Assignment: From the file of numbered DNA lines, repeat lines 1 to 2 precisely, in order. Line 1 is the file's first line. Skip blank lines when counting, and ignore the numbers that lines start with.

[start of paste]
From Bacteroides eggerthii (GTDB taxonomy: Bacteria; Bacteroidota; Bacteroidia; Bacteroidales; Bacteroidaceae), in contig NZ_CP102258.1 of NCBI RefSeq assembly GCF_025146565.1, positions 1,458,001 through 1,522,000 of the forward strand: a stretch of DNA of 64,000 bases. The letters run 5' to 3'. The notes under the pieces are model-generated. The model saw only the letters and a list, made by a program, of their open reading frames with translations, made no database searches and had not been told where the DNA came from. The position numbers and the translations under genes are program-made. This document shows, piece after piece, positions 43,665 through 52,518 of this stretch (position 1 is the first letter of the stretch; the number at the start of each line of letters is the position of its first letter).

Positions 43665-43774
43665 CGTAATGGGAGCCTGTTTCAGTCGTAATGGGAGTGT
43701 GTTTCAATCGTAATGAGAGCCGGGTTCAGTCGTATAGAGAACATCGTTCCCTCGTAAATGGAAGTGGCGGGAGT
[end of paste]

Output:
From Bacteroides eggerthii (GTDB taxonomy: Bacteria; Bacteroidota; Bacteroidia; Bacteroidales; Bacteroidaceae), in contig NZ_CP102258.1 of NCBI RefSeq assembly GCF_025146565.1, positions 1,458,001 through 1,522,000 of the forward strand: a stretch of DNA of 64,000 bases. The letters run 5' to 3'. The notes under the pieces are model-generated. The model saw only the letters and a list, made by a program, of their open reading frames with translations, made no database searches and had not been told where the DNA came from. The position numbers and the translations under genes are program-made. This document shows, piece after piece, positions 43,665 through 52,518 of this stretch (position 1 is the first letter of the stretch; the number at the start of each line of letters is the position of its first letter).

Positions 43665-43774